Do you ever feel overwhelmed juggling various events and guest appearances? How do you handle that stress? What do you do for “me” time?
I do get overwhelmed at times, when there is very little me time. I try to spend more time with my family. My children Gabriel & Margeaux. My mother and father and then James my companion.
It can be laughter, crying, art, prayer and meals with my children, conversation, going to art shows and ceremonies with my parents and with James all of the above and then out doors in Nature. I love correspondence with my employees, friends and clients. I want to know I can improve and make my work better. That can be humbling at times but that is how I was raised, we are always learning. No one knows everything and when you become stubborn and set in your ways, as if you are perfect, then that is where you are wrong. We are all always learning. This is how I rejuvenate by knowing there are always new feats to have.
From securing funding to writing a business plan, managing employees, and operating the day-to-day aspects of your label, running a business takes time and commitment. How did you learn the ins and outs of owning and operating your business?
I’ve had to listen to my clients and then look inside of myself to see where it fits into what I’m trying to accomplish. If I want to change the look of a story line that has come from a non-Native and many times not a woman, then I have to stay strong. I mean real strong. If I’m not willing to take the chance, no matter how alone sometimes I feel, then it’s not worth it to me. I’m not comfortable being comfortable. I like a challenge as long as I know it will be good food for thought. I leave it once it’s done and move onto the next vision. I will always still nurture what I have out there but just as well as all humans constantly changing since birth so are ambitions. Fashion celebrates the ability to change. This is an art I can identify with so it’s not something that I first could use as a template for mass production. I have to first honor the beauty that I see in individuals, so I go with couture and then ready to wear. I have to follow that because I’m doing this to be me, not to be what another may want to see me as. This is where I am different and in business you want something unique.
As a business owner, how do you achieve a work/life balance?
I have a lot of laughter in the studio. I don’t have a huge flow of income coming in so I have to be resourceful. Remember, I started to do Modern Native fashion when it was not recognized as fashion for Native patrons and/or because I was native, it was kept in the Native realm and told by Non-Natives “Oh, you’re Native? Well you are doing this all wrong.” When the whole time I’ve just been a designer that happens to be Native. So part of the whole business to kept work/life balance in there is you have to have compromise so you don’t forget yourself in the battle. You can have liberty to still go out in nature, with family to art shows and ceremonies, and cook and feast. I love a good meal and to feed whoever is around me. You can ask anyone who knows me. I love to cook and feast too!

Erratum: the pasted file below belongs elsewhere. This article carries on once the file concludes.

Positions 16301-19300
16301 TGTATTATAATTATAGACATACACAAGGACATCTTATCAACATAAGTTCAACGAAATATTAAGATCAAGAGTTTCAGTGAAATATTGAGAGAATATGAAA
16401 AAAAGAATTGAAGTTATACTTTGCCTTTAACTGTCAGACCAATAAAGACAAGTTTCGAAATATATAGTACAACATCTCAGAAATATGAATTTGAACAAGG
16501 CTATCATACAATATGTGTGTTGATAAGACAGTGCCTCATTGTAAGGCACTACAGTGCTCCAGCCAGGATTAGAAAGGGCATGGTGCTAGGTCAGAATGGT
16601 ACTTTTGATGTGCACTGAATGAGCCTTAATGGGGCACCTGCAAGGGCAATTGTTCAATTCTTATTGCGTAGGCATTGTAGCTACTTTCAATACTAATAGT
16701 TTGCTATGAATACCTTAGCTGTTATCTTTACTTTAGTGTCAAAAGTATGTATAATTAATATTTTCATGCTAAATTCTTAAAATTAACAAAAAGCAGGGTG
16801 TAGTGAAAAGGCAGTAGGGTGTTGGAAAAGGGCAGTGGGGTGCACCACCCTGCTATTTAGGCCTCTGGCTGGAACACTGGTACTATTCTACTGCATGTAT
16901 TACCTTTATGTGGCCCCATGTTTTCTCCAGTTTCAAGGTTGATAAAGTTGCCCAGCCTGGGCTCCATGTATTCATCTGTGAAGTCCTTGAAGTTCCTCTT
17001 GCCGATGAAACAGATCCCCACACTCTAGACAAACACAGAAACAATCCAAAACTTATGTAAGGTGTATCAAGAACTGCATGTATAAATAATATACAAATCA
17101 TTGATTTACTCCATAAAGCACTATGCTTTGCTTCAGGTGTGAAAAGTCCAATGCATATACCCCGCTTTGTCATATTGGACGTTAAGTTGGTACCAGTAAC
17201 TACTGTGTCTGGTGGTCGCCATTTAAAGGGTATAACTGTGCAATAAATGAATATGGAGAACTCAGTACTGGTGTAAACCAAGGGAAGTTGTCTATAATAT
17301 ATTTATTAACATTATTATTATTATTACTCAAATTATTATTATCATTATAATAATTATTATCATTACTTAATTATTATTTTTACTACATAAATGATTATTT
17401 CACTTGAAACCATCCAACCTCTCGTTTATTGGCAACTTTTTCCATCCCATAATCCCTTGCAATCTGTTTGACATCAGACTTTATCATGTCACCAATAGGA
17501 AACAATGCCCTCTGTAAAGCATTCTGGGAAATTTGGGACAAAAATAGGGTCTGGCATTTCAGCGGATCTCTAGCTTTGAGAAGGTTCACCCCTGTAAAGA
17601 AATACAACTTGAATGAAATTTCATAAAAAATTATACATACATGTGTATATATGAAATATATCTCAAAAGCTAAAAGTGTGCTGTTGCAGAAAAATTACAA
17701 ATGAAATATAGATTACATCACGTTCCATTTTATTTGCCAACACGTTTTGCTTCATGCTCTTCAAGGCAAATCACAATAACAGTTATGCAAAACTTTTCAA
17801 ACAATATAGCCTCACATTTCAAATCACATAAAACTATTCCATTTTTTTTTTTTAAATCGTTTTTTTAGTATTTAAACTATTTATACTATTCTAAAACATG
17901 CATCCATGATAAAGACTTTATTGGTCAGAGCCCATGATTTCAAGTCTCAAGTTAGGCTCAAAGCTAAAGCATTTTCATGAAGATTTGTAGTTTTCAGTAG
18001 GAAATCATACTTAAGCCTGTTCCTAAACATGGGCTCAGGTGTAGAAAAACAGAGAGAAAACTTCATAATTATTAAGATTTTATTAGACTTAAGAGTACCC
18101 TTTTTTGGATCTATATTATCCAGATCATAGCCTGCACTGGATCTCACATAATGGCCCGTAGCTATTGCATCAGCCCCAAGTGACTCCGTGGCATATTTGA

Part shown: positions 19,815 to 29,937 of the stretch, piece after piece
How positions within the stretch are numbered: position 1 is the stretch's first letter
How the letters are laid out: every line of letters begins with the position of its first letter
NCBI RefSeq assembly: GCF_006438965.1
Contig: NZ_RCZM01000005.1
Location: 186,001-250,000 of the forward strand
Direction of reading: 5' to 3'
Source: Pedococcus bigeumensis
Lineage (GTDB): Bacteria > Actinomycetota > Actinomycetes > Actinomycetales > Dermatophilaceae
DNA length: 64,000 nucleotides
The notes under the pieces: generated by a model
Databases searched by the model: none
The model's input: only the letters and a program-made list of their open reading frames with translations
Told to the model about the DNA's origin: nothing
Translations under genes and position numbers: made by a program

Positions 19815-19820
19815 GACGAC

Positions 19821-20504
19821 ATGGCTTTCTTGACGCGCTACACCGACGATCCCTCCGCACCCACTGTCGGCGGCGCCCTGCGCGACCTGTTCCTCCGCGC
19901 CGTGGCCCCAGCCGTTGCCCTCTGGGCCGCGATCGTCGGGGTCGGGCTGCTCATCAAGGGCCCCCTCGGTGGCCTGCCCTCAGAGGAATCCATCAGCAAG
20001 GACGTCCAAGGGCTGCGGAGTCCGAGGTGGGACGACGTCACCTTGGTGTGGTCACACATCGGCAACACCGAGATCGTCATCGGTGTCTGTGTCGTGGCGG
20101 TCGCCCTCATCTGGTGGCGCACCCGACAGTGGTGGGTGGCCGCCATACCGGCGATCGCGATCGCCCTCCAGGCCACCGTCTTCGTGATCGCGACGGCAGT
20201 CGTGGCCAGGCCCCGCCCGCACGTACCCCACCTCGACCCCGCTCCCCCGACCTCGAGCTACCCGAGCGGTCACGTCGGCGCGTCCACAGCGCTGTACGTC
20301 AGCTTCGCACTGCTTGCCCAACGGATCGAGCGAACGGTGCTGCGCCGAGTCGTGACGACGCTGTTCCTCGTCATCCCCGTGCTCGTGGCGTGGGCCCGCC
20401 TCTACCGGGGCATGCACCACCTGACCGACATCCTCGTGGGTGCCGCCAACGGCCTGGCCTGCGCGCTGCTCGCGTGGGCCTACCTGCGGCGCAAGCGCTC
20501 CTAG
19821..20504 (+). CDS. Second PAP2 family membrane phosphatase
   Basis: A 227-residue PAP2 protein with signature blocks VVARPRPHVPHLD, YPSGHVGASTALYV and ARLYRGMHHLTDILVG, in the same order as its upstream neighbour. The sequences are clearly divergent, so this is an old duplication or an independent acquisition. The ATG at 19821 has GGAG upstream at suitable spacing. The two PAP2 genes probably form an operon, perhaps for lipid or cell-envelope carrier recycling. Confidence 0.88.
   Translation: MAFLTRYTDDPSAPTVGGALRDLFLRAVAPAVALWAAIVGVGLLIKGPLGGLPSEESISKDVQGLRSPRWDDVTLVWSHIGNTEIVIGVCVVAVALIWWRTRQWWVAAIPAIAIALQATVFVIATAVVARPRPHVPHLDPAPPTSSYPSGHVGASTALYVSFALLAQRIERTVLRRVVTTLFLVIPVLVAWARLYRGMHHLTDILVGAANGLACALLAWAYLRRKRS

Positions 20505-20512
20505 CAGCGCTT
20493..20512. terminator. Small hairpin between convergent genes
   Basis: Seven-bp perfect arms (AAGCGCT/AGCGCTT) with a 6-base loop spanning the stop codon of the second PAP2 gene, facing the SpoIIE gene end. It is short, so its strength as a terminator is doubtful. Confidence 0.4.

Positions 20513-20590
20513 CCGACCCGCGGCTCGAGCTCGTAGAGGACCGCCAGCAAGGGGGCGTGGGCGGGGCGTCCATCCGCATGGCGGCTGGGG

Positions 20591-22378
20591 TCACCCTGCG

What do you see in the future for PM Waterlilly, LLC? How do you hope to grow the business?
I hope to get finances to build my beautiful studio on my property in Taos Pueblo by Spring/Summer 2016.
I will have workshops there 6 times a year. 1 & 2 week classes.
I want to mass produce accessories that will be in Museum shops and boutiques.
I also would like a small line of ready to wear, some with signature PM Waterlily looks and some new comfortable looks.
I always want to have my couture pieces because this is a part of my creative new fabrications that make PM Waterlily the special atelier that one thrives for in the realm of true fashion.
I would like to eventually do some short stories with my fashion that are some of the scenarios that come into play of how I create my collection. This would be wonderful to collaborate with my children on. We have already done a short film of my son Gabriel Mozart Abeyta’s story, Beginnings of My Heart. He did the filming, editing, writing. Margeaux my daughter did the set design and I did all the costuming for the short film. I love working with them. Gabriel graduated from Vancouver Film School and Margeaux is in her first 2 years of college at MICA in Baltimore where she is a recipient of a 2 year fully paid scholarship. We are so proud of them both!!!
What is the most rewarding part of your job?
I love seeing my children and parents proud of me. When my children tell me that they are proud of me for not giving up and that I’m a true artist. I appreciate when people reach out to me to share their passion for my work, by way of becoming clients and friends along the way as their garments are created.